Carol Falvo Heffernan, The Melancholy Muse

In The Melancholy Muse, Carol Falvo Heffernan’s central argument is that Chaucer and Shakespeare, as emblematic authors of their respective periods, had extensive knowledge of the medical discourse of their day and used that experience when writing. Her central point is that Chaucer and Shakespeare are taking the knowledge of their time about melancholy and… Continue reading Carol Falvo Heffernan, The Melancholy Muse

A Disputation Between the Body and the Worms

This is one primary text I am using that doesn’t contain an explicit mention of sorrow or melancholy. I am mainly interested in it because of its associations with earth and the extended descriptions of decomposition it contains. I am interested in these things because the first is intimately tied together with melancholy in the… Continue reading A Disputation Between the Body and the Worms

Staring by Rosemarie Garland-Thompson

Garland-Thompson is interested in the cultural status of the stare– what it does, and how it can be used. Staring, she argues, is a social taboo, which is seen as isolating, dominating and othering. However, staring can also be seen as a moment of connection. If we stare at human variation, then “staring makes things… Continue reading Staring by Rosemarie Garland-Thompson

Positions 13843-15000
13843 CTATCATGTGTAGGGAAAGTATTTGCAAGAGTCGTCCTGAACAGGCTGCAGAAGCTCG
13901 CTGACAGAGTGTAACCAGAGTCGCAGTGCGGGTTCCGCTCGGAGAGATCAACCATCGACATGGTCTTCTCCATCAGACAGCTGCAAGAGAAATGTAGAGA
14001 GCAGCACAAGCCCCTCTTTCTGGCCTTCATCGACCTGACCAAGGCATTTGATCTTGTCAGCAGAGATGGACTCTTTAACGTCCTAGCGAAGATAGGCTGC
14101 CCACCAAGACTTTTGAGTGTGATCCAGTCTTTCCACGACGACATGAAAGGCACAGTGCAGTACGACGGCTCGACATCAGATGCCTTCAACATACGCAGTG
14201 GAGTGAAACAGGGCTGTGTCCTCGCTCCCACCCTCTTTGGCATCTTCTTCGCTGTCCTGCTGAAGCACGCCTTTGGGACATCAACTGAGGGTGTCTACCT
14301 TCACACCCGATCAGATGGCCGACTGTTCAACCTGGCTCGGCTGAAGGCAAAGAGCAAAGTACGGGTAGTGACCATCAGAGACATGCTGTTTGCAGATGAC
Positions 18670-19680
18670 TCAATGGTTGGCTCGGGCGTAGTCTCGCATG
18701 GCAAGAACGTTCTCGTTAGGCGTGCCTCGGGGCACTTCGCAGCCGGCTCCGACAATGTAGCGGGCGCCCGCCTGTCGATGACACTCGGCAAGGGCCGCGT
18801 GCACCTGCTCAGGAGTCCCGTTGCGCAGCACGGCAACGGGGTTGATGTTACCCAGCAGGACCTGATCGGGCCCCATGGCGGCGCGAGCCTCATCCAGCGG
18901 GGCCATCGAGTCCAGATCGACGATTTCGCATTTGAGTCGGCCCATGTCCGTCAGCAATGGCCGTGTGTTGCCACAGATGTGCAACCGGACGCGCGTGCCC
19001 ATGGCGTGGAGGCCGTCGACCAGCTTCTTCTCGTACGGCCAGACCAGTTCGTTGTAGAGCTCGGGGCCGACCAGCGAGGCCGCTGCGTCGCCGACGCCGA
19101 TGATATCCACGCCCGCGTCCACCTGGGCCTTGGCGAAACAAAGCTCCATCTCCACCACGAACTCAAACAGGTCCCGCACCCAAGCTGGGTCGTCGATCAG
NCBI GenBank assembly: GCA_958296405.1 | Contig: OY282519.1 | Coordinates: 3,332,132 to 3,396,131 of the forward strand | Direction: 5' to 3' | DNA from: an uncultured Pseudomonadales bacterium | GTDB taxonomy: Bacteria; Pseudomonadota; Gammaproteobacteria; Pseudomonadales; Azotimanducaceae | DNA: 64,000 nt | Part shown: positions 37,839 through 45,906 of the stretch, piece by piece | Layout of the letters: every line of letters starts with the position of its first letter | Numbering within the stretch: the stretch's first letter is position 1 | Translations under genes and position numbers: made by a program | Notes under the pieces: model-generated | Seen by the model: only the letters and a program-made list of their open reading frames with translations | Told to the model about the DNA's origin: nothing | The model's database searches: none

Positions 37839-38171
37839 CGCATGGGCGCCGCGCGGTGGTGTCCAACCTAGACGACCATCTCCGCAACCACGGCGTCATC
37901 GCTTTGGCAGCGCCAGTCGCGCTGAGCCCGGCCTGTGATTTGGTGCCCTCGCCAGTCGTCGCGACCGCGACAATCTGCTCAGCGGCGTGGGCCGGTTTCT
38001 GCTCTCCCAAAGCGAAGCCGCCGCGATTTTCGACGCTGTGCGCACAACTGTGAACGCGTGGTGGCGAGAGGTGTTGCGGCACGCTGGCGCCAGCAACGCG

Damien Boquet & Piroska Nagy, Medieval Sensibilities

This extensive study is attempting to do two things: provide a history of cultural medieval affect in particular, and rehabilitate the status of affect studies in general. Arguing that emotion has been neglected, especially in the premodern period, it focuses on the study of “sensibility”, or the sensible, which includes not only feelings but moods… Continue reading Damien Boquet & Piroska Nagy, Medieval Sensibilities

Robert Burton, Anatomy of Melancholy

I’m unsure how to begin to write about something that is essentially a collection of lists and attributions. Anatomy of Melancholy begins with a series of portraits of the different kinds of melancholy, as well as little poems about them: hypochondria, mania, and lovesickness all make an appearance. Mania (characterized as violent and insane) has… Continue reading Robert Burton, Anatomy of Melancholy

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